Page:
Do you remember when you were kids how exciting it was to get bubble gum? Hubba Bubba was always my favourite and I can still taste it!
You knew that you graduated from being a little kid to being a big kid because you knew that you had to chew and chew and you weren't allowed to swallow that bubble gum and you just kept it in your mouth, how awesome was that?
The thing though, with bubble gum, is that it makes your jaws work to chew and your tongue can taste the food and then your stomach thinks, "Oh, there's things happening, food is coming." So your stomach gets ready and it releases digestive juices and it just waits and waits. But it doesn't matter how much you chew that bubble gum, nothing is actually going into your stomach, so your stomach stays empty, it stays unfulfilled, and it just stays waiting for something that's never coming.
Sometimes things in our lives can be like bubble gum things. Like you know certain relationships, jobs, hobbies, certain patterns of things that we do that we think will make us feel better, but they don't actually. So what we want to do is examine that.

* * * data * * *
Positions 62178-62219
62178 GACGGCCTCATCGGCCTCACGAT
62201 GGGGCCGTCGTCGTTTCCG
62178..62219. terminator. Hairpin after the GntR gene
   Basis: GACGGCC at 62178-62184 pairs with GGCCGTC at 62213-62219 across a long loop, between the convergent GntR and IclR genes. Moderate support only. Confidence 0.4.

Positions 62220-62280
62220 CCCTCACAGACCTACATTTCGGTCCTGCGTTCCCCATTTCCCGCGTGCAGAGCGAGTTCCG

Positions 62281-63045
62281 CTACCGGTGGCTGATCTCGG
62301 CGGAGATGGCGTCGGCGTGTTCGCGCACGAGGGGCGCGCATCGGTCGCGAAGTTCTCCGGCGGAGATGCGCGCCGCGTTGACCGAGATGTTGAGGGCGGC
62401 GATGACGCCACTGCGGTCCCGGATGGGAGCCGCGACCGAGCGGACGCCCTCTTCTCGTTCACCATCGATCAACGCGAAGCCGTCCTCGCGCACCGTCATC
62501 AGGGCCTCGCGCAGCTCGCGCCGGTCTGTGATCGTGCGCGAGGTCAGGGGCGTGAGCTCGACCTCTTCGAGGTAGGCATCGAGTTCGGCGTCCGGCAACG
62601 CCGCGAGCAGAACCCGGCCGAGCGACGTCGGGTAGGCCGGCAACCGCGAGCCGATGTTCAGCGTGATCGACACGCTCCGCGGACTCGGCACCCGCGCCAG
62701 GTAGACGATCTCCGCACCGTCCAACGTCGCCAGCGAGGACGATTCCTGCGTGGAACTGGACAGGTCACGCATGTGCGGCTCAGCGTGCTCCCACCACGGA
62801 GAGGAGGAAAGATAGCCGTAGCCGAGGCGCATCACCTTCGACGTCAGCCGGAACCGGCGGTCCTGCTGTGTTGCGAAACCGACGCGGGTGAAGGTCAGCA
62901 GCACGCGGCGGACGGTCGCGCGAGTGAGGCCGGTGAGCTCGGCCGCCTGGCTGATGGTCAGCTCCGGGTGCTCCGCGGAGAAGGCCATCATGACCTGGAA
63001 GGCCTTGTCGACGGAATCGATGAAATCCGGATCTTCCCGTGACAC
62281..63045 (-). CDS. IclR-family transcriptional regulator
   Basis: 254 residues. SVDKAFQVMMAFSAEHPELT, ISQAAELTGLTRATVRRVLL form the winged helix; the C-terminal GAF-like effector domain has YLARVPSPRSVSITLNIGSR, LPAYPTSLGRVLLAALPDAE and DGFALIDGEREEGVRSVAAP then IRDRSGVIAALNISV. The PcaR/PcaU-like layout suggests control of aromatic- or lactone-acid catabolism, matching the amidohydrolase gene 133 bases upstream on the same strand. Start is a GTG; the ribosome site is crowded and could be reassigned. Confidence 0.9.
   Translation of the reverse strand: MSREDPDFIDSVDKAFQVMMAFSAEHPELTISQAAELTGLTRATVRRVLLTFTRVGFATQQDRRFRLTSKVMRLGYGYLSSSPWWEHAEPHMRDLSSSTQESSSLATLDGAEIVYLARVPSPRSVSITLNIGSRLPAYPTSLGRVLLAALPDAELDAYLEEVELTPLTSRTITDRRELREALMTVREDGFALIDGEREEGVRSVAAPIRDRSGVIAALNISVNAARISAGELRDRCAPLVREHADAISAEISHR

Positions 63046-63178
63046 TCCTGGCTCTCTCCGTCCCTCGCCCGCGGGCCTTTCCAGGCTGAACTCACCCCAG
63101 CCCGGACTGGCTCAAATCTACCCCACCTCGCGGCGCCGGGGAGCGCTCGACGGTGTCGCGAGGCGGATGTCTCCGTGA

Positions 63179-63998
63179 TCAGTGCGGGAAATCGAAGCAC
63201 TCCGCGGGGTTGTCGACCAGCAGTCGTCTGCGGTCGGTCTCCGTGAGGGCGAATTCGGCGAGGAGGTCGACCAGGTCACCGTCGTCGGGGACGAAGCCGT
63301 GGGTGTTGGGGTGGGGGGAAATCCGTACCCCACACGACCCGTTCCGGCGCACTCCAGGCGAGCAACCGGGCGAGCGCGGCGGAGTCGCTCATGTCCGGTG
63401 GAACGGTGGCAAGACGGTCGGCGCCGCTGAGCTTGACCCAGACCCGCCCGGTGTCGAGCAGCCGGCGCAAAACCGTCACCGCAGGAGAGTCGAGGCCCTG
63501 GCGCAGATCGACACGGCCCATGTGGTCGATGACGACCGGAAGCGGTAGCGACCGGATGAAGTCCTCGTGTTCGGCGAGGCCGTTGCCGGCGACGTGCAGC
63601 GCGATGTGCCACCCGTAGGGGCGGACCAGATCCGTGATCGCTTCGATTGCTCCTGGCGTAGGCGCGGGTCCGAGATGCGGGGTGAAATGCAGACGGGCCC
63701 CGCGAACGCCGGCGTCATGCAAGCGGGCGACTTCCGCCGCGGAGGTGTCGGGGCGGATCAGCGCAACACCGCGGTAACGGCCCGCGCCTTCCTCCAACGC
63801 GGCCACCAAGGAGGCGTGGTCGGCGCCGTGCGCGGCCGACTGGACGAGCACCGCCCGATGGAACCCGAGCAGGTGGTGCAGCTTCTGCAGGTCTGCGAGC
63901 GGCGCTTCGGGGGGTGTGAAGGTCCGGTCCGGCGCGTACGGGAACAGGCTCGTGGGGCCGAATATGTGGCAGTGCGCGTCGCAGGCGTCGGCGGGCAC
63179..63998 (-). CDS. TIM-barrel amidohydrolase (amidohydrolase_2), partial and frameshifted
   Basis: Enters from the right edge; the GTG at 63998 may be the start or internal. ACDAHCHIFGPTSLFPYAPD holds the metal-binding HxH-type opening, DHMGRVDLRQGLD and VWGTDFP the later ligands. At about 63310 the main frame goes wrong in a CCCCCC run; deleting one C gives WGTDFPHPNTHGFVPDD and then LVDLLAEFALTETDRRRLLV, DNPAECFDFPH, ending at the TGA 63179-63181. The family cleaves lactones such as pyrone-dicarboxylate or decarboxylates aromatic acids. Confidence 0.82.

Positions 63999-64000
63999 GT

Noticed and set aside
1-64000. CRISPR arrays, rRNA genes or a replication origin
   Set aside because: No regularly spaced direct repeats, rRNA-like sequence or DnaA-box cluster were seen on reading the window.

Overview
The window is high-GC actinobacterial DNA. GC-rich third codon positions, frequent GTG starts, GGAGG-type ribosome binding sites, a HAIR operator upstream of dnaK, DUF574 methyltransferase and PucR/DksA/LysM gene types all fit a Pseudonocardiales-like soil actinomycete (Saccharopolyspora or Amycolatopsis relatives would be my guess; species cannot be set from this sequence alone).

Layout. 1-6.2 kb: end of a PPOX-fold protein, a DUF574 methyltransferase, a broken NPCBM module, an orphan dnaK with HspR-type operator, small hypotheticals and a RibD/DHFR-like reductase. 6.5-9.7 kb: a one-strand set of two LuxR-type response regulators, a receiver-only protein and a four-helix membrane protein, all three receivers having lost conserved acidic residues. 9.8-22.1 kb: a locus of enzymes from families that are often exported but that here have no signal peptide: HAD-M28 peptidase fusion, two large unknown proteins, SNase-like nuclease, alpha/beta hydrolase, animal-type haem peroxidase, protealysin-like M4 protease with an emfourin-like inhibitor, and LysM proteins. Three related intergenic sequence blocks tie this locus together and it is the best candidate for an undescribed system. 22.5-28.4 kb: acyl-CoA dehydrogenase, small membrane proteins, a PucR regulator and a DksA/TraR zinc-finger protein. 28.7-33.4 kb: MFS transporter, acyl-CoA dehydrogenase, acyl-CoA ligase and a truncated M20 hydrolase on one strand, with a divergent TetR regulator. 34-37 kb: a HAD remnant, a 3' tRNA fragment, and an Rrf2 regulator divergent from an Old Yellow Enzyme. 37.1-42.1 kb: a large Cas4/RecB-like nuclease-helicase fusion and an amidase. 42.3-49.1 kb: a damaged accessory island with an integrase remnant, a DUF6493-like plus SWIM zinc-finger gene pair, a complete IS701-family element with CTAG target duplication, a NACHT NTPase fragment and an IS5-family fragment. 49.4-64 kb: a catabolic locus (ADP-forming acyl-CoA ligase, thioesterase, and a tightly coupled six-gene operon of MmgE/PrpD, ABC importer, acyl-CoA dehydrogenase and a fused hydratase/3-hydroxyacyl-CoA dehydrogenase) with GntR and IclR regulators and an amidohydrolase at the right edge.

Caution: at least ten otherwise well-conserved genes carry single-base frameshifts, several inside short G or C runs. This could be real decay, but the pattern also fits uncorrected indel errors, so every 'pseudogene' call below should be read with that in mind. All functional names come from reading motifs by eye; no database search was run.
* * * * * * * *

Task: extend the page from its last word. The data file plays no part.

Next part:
Sometimes we're going through all the motions and we're still feeling unfulfilled and then we start the blame game and we start the, "I should be feeling this and I should be feeling that." But if we can take a step back and look at some of those things that are leaving us unfulfilled and look at the reasons why we're feeling those. So sometimes, I'll give you an example, when we feel unfulfilled with a friendship, and it could be that we're just grabbing on to somebody who just happens to be there, but not exactly the person that we need. So we're still feeling a little bit unfulfilled and no matter how many times or how much time we spend with that person, we still feel unfulfilled. Now there's nothing wrong with either that person or you, it's just that they're not at the same wavelength. You're both probably not getting a fulfilling relationship out of it.
So what I'm going to encourage you to do is to be willing to be hungry. To be willing to be lonely. To be willing to feel that emptiness inside while you wait for a real meal. So instead of trying to use bubble gum things to fill that gap, feel that need, and wait for that burger and chips to come along. And then when you have that burger and chips, you're going to know that it's satisfying, you're going to know that it fills you up, you're going to know that that thing is the right thing for you.
There's nothing wrong with bubble gum things as long as we know that they are bubble gum things and that they are surface level things, and that as long as we're honest with ourselves about it and we're not pretending that this is the real meal that's really satisfying us.
So I invite you to take a look at your life and see where you're settling for bubble gum things when you deserve to eat the burger and chips. And whenever you examine your life or things in your life, people in your life, always, always, always do that with compassion and kindness for yourself first and also for other people and things.